Freedom News

Seasonal worker is possible trafficking & slavery victim

The Home Office’s National Referral Mechanism (NRM) suspects Julia Quecano Casimiro, a seasonal fruit picker from Bolivia, could be a victim of human trafficking and modern slavery because of the circumstances and conditions of her recruitment and employment at a Haygrove farm in Herefordshire during the 2023 summer. Julia was recruited in Chile alongside other workers as part of the government’s Seasonal Worker Visa scheme, which expanded to Latin America for the first time last year.  

“The fact that the Home Office suspects that a fruit picker recruited under the very Visa Scheme it created was a victim of modern slavery is quite telling. It shows that the exploitation and abuse of migrant workers in this country has become so prevalent and extreme that it cannot be denied anymore and that even the most precarious and vulnerable are now seeking justice. This RG decision should reinforce our Employment Tribunal claim that Julia was exploited and discriminated against at Haygrove Farms, as the metrics of labour abuse and modern slavery are similar.”

~ Claire Marcel, Head of Legal at UVW

Julia was part of a group of 88 Latin American seasonal fruit pickers who staged the UK’s first ever strike by workers on seasonal visas over wage theft, discrimination, harassment, and poor working conditions in July 2023. Haygrove, which has fruit growing farms in the UK, South Africa and Portugal, has refuted the allegations.  

Julia contacted UVW in extremis after fleeing the farm. The union launched legal proceedings against Haygrove and contacted legal charity ATLEU, which organised her referral to the NRM. The NRM is the Home Office’s system for identifying and recognising victims of trafficking and modern slavery and only accepts referrals from certain certified bodies.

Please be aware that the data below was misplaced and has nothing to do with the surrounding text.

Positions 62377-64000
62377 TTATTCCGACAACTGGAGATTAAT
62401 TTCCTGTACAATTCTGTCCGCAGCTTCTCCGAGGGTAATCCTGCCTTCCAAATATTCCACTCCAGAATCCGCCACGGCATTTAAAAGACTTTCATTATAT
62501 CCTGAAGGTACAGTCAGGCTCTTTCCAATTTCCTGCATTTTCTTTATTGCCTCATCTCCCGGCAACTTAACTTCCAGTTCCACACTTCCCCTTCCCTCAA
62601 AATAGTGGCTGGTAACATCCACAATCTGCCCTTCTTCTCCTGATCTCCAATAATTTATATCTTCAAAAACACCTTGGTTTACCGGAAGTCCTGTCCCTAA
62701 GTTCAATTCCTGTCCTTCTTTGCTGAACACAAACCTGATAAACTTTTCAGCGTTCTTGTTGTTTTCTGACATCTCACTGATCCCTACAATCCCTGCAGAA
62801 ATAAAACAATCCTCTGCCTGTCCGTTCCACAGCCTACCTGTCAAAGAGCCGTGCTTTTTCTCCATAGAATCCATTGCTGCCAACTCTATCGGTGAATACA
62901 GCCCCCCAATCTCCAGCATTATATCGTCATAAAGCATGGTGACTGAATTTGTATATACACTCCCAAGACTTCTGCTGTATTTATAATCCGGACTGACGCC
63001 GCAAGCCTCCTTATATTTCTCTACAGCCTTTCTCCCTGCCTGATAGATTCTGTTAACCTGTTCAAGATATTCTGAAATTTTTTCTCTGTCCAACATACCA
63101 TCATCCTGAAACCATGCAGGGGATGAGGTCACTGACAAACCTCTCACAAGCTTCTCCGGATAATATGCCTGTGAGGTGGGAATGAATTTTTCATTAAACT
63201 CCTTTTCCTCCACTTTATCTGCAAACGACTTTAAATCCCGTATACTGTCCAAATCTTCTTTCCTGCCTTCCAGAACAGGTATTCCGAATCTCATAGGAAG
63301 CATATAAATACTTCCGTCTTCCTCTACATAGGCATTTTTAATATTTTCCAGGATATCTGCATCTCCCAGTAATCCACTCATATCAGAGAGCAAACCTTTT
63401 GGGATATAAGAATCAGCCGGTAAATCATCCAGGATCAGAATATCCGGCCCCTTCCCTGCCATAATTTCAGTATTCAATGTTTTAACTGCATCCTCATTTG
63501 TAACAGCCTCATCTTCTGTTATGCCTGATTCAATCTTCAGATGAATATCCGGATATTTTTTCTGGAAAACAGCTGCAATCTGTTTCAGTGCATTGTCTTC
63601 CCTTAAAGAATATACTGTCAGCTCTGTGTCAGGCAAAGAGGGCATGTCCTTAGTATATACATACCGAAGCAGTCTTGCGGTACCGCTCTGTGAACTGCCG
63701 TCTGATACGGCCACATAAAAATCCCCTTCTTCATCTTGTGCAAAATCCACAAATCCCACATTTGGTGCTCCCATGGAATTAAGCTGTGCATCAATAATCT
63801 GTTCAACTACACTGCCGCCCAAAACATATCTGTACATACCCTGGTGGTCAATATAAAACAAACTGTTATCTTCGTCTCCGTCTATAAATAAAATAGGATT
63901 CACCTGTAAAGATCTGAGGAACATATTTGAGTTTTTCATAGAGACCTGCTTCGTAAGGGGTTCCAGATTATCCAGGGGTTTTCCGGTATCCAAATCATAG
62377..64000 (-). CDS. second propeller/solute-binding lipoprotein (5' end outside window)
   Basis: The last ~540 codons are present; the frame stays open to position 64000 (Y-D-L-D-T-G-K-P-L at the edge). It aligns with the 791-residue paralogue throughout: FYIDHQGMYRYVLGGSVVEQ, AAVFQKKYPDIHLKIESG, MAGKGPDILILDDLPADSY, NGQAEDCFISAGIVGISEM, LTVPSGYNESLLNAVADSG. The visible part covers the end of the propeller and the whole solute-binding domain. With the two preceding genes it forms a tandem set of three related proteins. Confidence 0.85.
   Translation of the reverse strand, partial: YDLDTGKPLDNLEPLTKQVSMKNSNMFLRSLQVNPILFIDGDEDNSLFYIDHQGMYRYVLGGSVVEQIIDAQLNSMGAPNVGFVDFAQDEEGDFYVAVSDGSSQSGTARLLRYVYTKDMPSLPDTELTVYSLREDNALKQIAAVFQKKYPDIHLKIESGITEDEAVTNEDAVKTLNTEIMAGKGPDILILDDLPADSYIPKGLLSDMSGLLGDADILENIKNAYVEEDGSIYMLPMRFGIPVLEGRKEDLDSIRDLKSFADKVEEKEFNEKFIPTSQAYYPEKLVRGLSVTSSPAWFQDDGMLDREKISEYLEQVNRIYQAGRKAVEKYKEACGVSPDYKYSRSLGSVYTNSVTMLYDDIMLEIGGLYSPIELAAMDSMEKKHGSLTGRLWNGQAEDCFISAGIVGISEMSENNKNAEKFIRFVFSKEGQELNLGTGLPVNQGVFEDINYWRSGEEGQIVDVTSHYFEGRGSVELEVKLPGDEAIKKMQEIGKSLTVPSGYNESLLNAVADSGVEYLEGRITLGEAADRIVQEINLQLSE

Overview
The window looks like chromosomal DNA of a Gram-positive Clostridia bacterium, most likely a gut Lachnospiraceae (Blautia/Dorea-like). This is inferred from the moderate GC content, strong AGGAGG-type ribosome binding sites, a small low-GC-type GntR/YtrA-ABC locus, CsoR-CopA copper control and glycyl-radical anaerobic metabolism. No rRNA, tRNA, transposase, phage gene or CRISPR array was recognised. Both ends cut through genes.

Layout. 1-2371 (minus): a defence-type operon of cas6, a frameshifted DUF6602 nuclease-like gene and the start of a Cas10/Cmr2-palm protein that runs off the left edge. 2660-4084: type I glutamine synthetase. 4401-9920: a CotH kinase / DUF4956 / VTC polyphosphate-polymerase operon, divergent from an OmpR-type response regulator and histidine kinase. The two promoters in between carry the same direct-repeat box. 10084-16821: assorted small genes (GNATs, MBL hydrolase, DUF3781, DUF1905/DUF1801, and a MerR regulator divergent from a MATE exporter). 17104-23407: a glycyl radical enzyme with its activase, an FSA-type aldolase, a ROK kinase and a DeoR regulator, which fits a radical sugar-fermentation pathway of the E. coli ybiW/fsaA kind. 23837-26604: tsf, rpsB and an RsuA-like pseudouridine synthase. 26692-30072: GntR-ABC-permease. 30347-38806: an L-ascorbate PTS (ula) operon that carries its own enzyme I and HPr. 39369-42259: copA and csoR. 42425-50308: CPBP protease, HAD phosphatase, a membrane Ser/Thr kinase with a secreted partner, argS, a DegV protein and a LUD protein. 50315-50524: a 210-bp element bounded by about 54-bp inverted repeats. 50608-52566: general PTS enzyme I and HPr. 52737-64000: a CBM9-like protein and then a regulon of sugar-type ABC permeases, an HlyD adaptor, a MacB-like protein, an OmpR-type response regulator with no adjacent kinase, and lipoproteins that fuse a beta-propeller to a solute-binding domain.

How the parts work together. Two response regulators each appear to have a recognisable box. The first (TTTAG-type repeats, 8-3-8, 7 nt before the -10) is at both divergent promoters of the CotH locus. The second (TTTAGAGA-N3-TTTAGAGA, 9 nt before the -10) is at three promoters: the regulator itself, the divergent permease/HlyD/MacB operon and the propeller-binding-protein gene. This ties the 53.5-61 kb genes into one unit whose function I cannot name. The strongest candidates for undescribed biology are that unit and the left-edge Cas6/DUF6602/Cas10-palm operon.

The fact that the Home Office suspects human trafficking and modern slavery likely happened in Julia’s case is very significant as the threshold for making a positive ‘reasonable grounds’ decision has been recently raised by the government, and it’s not purely based on a person’s account but also objective evidence.

The UK could be ‘breaching international law’ with the seasonal visa scheme, and the Home Office has been found to be failing to investigate ‘clear indicators of forced labour’, according to comments by the UN’s special rapporteur on modern slavery published in the media. 

A conclusive decision on Julia’s case is expected by mid-February.  

Separately, UVW, which has supported Julia from day one, is taking her case to the Employment Tribunal (ET) on grounds of alleged harassment and discrimination. With the metrics of labour abuse and modern slavery being similar, there is a lot of overlap with the NRM arguments. The first hearing is scheduled for March 21 2024. 

“We have received many reports of seasonal workers being subjected to mistreatment, including underpayment of wages, no sick leave, and debt bondage where workers have had to pay high upfront travel, visa and recruitment fees in their home countries. Julia’s case demonstrates that the current scheme creates a serious risk of labour exploitation, trafficking and modern slavery by placing considerable power in the hands of profit-seeking recruitment companies and creating a vulnerable class of workers who may be less willing or able to speak out about poor treatment and exploitation.”

Johanna White, solicitor at ATLEU

Image: Agnieszka Lublin / CC BY 2.0 Deed

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